British Columbia announces harmonization with GST
From the news desk of
Finance Minister Colin Hansen announced July 23, 2009 that British Columbia intends to harmonize with the GST. The province and the federal government have signed a Memorandum of Agreement which establishes the framework for the proposal, setting out key issues such as timing, the tax base, the rate and the flexibility available to the province. The province anticipates a $2 billion saving to BC businesses, $1.9 billion of which will come from the direct removal of tax on business inputs, while the balance will come from reduced compliance costs. The federal government will provide BC with $1.6 billion in transitional funding, and British Columbians will receive a refundable HST credit payable quarterly to offset the impact of the tax on low income earners.
After Ontario announced harmonization, speculation was rampant that other provinces were considering harmonization effective the same date. BC was first into the fray, announcing that, effective July 1, 2010, it will move to a single, 12% rate sales tax system, by harmonizing with the GST. The tax will be administered by the Canada Revenue Agency and the Canada Border Services Agency.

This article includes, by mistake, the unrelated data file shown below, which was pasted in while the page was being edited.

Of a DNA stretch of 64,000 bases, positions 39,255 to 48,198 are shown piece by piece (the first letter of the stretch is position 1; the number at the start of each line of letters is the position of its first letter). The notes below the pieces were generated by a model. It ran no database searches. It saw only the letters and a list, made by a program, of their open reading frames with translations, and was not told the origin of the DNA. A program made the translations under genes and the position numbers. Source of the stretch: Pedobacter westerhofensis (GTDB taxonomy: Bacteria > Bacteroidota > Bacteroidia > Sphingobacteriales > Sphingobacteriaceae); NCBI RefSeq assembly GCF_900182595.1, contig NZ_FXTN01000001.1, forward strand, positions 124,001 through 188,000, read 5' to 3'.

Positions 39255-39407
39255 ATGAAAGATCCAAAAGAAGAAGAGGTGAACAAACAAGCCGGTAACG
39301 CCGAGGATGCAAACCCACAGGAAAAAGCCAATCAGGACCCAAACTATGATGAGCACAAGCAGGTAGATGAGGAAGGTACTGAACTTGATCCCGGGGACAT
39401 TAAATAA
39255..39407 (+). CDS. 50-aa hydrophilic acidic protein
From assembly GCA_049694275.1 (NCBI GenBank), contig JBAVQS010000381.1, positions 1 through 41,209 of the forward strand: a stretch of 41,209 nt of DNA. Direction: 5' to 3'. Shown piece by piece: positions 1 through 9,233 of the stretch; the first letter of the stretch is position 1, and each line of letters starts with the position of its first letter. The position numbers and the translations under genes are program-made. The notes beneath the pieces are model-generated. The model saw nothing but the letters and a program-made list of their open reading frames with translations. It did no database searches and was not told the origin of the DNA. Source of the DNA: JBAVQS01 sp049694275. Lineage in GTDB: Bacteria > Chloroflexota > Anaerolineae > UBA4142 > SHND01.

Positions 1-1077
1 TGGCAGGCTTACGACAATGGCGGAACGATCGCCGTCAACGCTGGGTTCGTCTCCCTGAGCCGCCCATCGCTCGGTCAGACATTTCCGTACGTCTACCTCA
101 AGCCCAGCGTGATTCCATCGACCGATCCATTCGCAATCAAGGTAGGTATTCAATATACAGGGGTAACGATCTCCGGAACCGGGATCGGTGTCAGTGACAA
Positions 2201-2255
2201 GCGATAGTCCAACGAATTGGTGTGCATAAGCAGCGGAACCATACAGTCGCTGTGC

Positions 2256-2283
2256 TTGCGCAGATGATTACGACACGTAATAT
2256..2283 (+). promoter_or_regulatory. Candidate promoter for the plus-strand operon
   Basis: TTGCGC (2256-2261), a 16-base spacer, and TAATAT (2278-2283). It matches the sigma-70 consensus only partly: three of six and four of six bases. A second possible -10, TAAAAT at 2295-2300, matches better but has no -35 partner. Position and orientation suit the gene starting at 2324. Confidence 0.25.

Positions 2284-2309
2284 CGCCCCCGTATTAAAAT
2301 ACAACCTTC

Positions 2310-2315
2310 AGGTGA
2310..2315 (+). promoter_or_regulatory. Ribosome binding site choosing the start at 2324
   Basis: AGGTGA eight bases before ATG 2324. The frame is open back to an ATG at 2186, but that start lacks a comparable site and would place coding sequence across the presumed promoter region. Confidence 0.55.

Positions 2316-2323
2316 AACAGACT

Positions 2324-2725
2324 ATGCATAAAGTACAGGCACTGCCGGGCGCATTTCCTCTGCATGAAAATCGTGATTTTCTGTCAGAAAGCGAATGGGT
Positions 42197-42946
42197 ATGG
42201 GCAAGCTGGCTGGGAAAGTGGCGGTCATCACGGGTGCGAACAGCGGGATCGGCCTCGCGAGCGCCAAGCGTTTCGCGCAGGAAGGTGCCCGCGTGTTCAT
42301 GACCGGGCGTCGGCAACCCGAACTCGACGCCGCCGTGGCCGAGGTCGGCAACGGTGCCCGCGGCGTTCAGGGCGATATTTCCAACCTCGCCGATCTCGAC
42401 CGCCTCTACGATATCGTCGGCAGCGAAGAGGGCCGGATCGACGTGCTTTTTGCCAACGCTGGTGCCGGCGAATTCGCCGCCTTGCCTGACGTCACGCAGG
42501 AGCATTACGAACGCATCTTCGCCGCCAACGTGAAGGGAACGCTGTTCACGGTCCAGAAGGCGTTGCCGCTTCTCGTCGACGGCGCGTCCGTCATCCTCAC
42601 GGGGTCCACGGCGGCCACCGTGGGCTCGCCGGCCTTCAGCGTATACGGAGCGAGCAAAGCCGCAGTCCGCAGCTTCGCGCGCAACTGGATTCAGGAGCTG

Point-of-sale rebates and credits for the provincial component will apply to sales of gasoline and diesel motor fuels, including bio-fuel components, books, children’s sized clothing and footwear, children’s car seats and car booster seats, diapers and feminine hygiene products. There will be a partial rebate of the provincial portion of the HST of up to $20,000 on all new housing priced up to $400,000 (to equate to the BC tax that would have been included in the price of the home under the social service tax regime), and for homes priced over this amount, a flat $20,000 rebate will be provided. Partial rebates will apply for municipalities, charities and eligible non-profit organizations to reduce the cost of the increased tax base to these organizations.
As in Ontario, businesses with more than $10 million in annual taxable revenues, and all financial institutions, will temporarily be denied recovery of the provincial component on certain purchases. While these purchases were not enumerated in the finance release, it is anticipated they will resemble those applicable in Ontario, which include energy costs, telecommunications (other than for Internet access and toll-free numbers), road vehicles weighing less than 3000 kg (including parts and certain services) and fuel used to power such vehicles, and food, beverages and entertainment.
Further details on the technical design of the tax, and on transitional rules, will be announced in the coming months. Brendan Moore is committed to assisting clients with the needed changes to systems to accommodate the change in tax status of product lines and services, including assistance with transitional issues. Clients and non-clients alike can look forward to a series of seminars in the coming months, and Brendan Moore stands ready to assist with per diem project work as clients require.
For the press release and backgrounder on this topic, please click here.
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